In the Pride of the Moment

Encounters in Jane Austen’s World

John A. Dussinger


Jan 1990
Literary criticism/British
213 pp. 6x9

$24.95 paper 978-0-8142-5318-2
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John A. Dussinger argues that the strength of Jane Austen’s writing is found in the minute encounters that reveal a character’s life rather than in the larger design of the story. In the Pride of the Moment contests the familiar view that Austen’s novels are stylistically polished but lacking in substance by showing that they give unusual significance to the most ordinary events.

Austen’s narrative strategy brings her characters together in an encounter, a radically focused interaction revealing nuances of behavior. The encounter conveys symbolically the participants’ attitudes and intentions; and if the nominal activity in the scene is significant in forming political alignments, it also defines the alienation of the individuals outside that frame of reference. Such deliberately choreographed performances reinforce the idea that the principal action in Austen’s world is talking. The most imjmediate quality of such oral communication is the sense of its circumstantial uniqueness, its ability to place a character both as a social-class member and as an individual.

When Austen began writing in the 1790s, she had available ample models in Defoe, Richardson, Fielding, Sterne, Smollett, Fanny Burney, Maria Edgeworth, Charlotte Smith, Ann Radcliffe, and many other authors in the Steventon parsonage; but most striking from the first juvenile spoofs to her last, incomplete novel is her radically critical eye toward literary form in general and novelistic discourse in particular. Dussinger asserts that Austen, like these eighteenth-century novelists, found that imitating speech was a form of parody, and she employed it to ridicule affected social behavior as well as such literary fads as Gothic horror.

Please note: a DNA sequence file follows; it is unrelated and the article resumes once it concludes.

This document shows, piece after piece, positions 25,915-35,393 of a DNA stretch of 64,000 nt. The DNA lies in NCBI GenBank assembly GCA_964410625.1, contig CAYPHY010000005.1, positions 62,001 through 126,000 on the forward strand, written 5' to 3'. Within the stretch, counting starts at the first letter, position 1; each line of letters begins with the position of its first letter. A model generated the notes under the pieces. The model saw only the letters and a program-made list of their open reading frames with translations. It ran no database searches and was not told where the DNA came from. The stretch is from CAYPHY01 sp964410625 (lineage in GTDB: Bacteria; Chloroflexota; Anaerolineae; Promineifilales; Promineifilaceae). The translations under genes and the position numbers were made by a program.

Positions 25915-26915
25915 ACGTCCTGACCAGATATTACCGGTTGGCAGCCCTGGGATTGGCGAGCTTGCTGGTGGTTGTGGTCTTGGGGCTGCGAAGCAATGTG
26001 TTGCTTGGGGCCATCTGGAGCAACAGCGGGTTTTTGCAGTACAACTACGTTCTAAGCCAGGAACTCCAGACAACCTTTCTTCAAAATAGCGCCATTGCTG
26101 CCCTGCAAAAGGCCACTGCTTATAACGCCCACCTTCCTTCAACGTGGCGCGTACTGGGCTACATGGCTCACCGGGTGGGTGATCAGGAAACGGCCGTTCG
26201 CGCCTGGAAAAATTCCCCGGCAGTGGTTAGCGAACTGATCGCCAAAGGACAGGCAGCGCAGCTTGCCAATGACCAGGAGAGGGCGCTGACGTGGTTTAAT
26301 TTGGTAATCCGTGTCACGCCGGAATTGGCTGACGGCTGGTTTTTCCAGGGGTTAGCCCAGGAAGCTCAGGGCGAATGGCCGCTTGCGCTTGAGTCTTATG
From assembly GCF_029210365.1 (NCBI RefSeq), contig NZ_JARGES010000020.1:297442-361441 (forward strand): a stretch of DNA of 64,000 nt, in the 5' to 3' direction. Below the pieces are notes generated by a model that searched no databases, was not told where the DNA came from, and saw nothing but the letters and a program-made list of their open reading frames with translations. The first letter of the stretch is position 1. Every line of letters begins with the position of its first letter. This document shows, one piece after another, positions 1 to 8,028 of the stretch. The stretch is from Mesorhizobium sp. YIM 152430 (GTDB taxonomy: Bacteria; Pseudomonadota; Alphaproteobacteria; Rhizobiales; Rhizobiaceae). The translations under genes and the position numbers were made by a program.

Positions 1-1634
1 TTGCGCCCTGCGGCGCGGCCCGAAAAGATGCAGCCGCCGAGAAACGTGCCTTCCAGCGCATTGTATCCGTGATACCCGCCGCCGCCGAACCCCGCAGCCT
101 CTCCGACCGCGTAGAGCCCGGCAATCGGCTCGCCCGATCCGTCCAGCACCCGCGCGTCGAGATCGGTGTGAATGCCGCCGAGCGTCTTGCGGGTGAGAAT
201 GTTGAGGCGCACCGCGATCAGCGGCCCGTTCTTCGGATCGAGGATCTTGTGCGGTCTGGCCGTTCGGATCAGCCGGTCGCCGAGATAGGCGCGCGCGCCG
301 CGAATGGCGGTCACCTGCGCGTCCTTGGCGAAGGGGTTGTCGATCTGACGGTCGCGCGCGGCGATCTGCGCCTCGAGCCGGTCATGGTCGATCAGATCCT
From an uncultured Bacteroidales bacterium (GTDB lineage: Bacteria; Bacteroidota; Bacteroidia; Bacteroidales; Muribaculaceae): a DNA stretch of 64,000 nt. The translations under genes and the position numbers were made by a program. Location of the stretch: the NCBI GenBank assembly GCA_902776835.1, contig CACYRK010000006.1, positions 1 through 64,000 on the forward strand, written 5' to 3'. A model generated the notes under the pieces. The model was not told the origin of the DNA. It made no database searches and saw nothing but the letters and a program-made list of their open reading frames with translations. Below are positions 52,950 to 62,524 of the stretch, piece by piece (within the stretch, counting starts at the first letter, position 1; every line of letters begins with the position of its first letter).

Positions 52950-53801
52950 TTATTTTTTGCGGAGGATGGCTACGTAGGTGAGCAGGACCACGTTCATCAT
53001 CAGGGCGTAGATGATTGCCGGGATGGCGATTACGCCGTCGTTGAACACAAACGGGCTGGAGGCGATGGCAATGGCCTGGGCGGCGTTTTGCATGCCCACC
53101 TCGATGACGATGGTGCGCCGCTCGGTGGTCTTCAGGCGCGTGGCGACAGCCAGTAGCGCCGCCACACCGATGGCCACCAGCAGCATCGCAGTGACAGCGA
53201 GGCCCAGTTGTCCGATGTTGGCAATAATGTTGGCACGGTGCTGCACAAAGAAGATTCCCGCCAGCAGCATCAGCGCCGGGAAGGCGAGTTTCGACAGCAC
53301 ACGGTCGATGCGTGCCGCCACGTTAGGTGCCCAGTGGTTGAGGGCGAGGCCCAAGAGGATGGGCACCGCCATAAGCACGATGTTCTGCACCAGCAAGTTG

But Austen is the first English novelist to grasp the full implications of parody within the text, creating not only humorous characters who seem to live by words alone but also derisive characters who parody the original comic dialogue. Austen’s extraordinary ear for timbre in conversation transforms mere gossip into a vibrant parodic art.

Dussinger concludes by entreating Austen readers to listen carefully to how the words are spoken in her novels, for her characters may not be “speaking as they ought.” Though all the major Austen characters should exhibit prowess as listeners, from the beginning both Elizabeth Bennet and Emma Woodhouse misconstrue what others say and suffer as a consequence. To some extent all six completed novels focus on some problems in communication—several characters in each story have secrets to keep or to reveal and pose a challenge to the heroine’s powers of interpretation—and in each, Austen’s adroit narrative craft in summoning the implied self in the spoken word is evident.

John A. Dussinger is Associate Professor of English at the University of Illinois at Champaign-Urbana. He is the author of The Discourse of the Mind in Eighteenth-Century Fiction and several essays on eighteenth-century prose.